By John Helmer, Moscow

Antonio Guterres is the Secretary-General of the United Nations (UN), who attempted last month  to arrange the escape from Russian capture of Ukrainian soldiers and NATO commanders,  knowing they had committed war crimes. He was asked to explain; he refuses.   

Trevor Cadieu is a Canadian lieutenant-general who was appointed the chief of staff and head of the Canadian Armed Forces last August; was stopped in September; retired from the Army this past April, and went to the Ukraine, where he is in hiding. From whom he is hiding – Canadians or Russians – where he is hiding, and what he will say to explain are questions Cadieu isn’t answering, yet.



By John Helmer, Moscow

Antonio Guterres, the United Nations Secretary-General, is refusing this week to answer questions on the role he played in the recent attempt by US, British, Canadian and other foreign combatants to escape the bunkers under the Azovstal plant, using the human shield of civilians trying to evacuate.

In Guterres’s meeting with President Vladimir Putin at the Kremlin on April 26 (lead image), Putin warned Guterres he had been “misled” in his efforts. “The simplest thing”, Putin told Guterres in the recorded part of their meeting, “for military personnel or members of the nationalist battalions is to release the civilians. It is a crime to keep civilians, if there are any there, as human shields.”  

This war crime has been recognized since 1977 by the UN in Protocol 1 of the Geneva Convention.  In US law for US soldiers and state officials, planning to employ or actually using human shields is a war crime to be prosecuted under 10 US Code Section 950t.  

Instead, Guterres ignored the Kremlin warning and the war crime law, and authorized UN officials, together with Red Cross officials,  to conceal what Guterres himself knew of the foreign military group trying to escape. Overnight from New York, Guterres has refused to say what he knew of the military escape operation, and what he had done to distinguish, or conceal the differences between the civilians and combatants in the evacuation plan over the weekend of April 30-May 1.May.



By Vlad Shlepchenko, introduced & translated by John Helmer, Moscow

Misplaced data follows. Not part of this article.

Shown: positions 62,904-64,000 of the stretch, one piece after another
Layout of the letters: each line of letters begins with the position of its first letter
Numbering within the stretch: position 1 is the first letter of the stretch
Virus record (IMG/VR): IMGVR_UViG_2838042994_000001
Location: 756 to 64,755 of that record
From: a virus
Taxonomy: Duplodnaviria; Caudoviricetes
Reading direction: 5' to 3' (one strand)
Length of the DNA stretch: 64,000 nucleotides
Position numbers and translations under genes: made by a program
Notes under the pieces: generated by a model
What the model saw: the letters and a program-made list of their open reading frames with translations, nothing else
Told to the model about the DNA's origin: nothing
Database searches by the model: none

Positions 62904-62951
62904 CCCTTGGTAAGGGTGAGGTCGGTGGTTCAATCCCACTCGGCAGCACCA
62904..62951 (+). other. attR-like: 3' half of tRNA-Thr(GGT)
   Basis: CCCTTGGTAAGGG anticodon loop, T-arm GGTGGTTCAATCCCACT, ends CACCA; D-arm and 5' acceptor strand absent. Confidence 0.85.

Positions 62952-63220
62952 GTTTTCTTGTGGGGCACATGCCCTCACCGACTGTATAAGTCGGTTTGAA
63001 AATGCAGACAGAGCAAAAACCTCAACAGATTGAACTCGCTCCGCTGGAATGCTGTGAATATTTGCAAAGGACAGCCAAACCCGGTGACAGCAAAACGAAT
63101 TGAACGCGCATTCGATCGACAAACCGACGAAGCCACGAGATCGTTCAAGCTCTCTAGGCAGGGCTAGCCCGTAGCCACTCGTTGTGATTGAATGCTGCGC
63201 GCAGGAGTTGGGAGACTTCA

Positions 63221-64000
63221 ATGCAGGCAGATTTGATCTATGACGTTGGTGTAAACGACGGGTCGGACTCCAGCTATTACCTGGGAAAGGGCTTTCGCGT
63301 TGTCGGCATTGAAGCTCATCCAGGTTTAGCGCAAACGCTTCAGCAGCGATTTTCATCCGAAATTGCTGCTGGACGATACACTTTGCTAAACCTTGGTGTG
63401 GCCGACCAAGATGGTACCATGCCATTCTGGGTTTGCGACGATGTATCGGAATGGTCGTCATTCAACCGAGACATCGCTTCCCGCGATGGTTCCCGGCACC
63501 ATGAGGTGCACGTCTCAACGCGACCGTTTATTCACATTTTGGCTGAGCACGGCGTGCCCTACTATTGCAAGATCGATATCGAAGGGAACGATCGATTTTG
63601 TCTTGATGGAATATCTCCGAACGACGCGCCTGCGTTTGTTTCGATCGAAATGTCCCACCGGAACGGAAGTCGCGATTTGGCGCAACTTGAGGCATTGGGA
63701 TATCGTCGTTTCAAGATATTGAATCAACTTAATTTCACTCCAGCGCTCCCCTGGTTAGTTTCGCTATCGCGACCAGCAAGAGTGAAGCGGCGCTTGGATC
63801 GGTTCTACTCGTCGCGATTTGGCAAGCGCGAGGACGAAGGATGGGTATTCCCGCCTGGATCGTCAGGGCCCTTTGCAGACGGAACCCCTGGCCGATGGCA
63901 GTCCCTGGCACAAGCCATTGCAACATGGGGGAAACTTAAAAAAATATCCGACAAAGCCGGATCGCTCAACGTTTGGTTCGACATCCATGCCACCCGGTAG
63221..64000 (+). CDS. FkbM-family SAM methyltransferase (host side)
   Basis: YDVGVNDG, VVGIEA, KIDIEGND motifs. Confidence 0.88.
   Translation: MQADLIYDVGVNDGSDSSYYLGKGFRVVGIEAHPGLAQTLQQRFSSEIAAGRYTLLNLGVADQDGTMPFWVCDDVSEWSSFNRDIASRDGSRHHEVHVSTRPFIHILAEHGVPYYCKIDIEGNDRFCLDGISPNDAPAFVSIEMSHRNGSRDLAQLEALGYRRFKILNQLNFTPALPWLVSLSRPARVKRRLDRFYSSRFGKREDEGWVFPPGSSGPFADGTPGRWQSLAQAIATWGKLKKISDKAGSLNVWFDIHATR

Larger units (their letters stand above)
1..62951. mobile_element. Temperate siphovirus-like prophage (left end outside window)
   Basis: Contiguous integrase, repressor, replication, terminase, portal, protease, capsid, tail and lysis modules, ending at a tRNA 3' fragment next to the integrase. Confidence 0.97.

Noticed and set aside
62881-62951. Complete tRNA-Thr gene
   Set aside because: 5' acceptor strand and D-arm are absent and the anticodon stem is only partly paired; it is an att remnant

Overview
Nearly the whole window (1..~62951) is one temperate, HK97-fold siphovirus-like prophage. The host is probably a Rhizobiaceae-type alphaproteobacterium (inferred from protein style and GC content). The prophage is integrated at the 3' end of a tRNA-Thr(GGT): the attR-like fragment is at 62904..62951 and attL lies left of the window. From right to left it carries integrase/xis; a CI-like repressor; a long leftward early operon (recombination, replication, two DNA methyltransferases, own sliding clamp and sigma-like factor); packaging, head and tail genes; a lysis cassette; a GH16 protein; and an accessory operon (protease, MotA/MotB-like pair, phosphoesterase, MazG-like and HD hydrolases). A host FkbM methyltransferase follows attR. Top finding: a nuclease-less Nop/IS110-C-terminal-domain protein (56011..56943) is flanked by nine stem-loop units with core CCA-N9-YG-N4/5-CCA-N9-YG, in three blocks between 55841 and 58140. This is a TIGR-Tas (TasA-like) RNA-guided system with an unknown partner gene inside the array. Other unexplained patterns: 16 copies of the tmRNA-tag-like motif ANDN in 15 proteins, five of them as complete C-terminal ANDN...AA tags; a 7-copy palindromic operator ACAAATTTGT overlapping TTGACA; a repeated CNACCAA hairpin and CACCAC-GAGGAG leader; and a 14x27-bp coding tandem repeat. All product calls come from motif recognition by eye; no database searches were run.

The more western politicians announce pledges of fresh weapons for the Ukraine, the more Russian military analysts explain what options their official sources are considering to destroy the arms before they reach the eastern front, and to neutralize Poland’s role as the NATO  hub for resupply and reinforcement of the last-ditch holdout of western Ukraine.

“I would like to note,” Defense Minister Sergei Shoigu, repeated yesterday, “that any transport of the North Atlantic Alliance that arrived on the territory of the country with weapons or material means for the needs of the Ukrainian armed forces is considered by us as a legitimate target for destruction”.  He means the Ukraine border is the red line.



By Lucy Komisar,  New York*

Here’s a story the New York Times has just missed.

US politicians and media pundits are promoting the targeting of “enablers” of Russian oligarchs who stash their money in offshore accounts. A Times article of March 11   highlighted Michael Matlin, CEO of Concord Management as such an “enabler.” But the newspaper missed serious corruption Matlin was involved in. Maybe that’s because Matlin cheated Russia, and also because the Matlin story exposes the William Browder/Sergei Magnitsky hoax aimed at Russia.



By John Helmer, Moscow

In 1939 a little known writer in Moscow named Sigizmund Khrzhizhanovsky published his idea that the Americans, then the Germans would convert human hatred into a new source of energy powering everything which had been dependent until then on coal, gas, and oil.